The highlights of the space race still loom large in the American imagination. John Glenn, the first man to orbit the earth, and Neil Armstrong, the first man to step on the moon, are both household names. But behind those celebrated men were legions of scientists and engineers, among them scores of brilliant women of all backgrounds, whose brainpower made it all possible. Those women, for the most part, have been forgotten — until now.
The trailer for Hidden Figures, an upcoming movie focusing on three black female mathematicians working at the NASA during the days of Jim Crow and the civil rights movement, attacks this erasure head on.
The movie trailer premiered to Twitter fanfare on Sunday night during Olympic prime time. Sandwiched between two Olympic events, the timing of the new trailer seemed aimed at generating buzz for these long-overlooked women among the widest audience possible.
In the trailer, a white cop comes across the movie’s three central women — Katherine Johnson (Taraji P. Henson), Dorothy Vaughan (Octavia Spencer), and Mary Jackson (Janelle Monae) — marooned on the side of the road thanks to car trouble (the alternative, one of the women says half-joking and half-not, would be to “sit in the back of the bus”). When the cop asks for ID, they hand over a NASA ID card.
“I had no idea they hired…” he drawls.
“There’s quite a few women working in the space program,” Vaughan cuts him off. It’s pretty clear that “women” was not what he was going to say.
Quickly and efficiently, the moment sets up the two considerable sets of hurdles these real-life women had to navigate.
NASA’s “human computers” were essential to the space program. And many of them were women and people of color because, during WWII and the Cold War, the U.S. was too desperate for brainpower to turn anyone away.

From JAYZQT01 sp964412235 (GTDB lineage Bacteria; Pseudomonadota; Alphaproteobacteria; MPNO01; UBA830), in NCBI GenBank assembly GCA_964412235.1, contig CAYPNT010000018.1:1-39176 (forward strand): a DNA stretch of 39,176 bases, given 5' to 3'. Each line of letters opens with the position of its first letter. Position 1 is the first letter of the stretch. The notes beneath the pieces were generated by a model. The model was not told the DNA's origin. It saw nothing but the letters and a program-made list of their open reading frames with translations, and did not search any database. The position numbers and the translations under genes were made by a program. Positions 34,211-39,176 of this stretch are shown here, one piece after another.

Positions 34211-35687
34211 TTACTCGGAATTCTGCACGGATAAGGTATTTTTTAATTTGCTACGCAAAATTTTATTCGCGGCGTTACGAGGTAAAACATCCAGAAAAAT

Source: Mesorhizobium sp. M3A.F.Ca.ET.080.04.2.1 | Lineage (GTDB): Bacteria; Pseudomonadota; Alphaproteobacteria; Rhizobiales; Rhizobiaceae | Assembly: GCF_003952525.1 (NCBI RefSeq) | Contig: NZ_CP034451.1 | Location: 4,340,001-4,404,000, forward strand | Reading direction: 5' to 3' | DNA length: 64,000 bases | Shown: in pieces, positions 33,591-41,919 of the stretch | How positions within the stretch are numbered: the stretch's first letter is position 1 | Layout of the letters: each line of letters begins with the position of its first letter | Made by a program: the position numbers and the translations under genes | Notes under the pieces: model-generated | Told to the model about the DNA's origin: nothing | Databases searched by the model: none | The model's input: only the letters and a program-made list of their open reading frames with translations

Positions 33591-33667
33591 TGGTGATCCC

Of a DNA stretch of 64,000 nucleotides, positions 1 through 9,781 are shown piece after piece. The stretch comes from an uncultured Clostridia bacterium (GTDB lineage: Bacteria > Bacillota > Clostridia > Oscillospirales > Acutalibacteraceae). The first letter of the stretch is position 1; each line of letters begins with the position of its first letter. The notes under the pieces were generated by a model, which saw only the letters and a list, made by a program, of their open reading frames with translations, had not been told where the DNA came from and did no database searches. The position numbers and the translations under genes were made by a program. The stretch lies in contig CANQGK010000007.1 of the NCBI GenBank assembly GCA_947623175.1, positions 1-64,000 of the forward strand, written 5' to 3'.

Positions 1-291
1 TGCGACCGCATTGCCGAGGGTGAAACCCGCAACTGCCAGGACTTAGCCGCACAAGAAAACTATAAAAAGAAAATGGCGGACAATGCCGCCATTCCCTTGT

But similarly qualified men were hired as engineers, while the women came in at a lower rung. And being a black woman got you pushed even further down the ladder. As documented by Margot Lee Shetterly, the author of the forthcoming book Hidden Figures, which the film is based on, black women were given few paths to advancement — they could only supervise other black women, while white women could supervise both black and white women, and white men could supervise anybody.
Compared to their other options, working at NASA gave black women the kind of economic security they couldn’t have dreamed of elsewhere. But they still had to beat every kind of odd to be taken seriously. Even while doing cutting-edge science alongside white peers, black engineers and computers still had to sit at marked, segregated lunch tables in the cafeteria.
“If you were a white male, would you wish to be an engineer?” an administrator asks Jackson in the trailer. “I wouldn’t have to,” she replies saltily. “I’d already be one.”
Just like the cop in the trailer for Hidden Figures has no idea that a place like NASA would hire black women in the 1960s, most Americans are oblivious to this part of NASA’s history today. In fact, the New York Times reports that when Octavia Spencer first read the script, she thought it was fiction — too good to be true.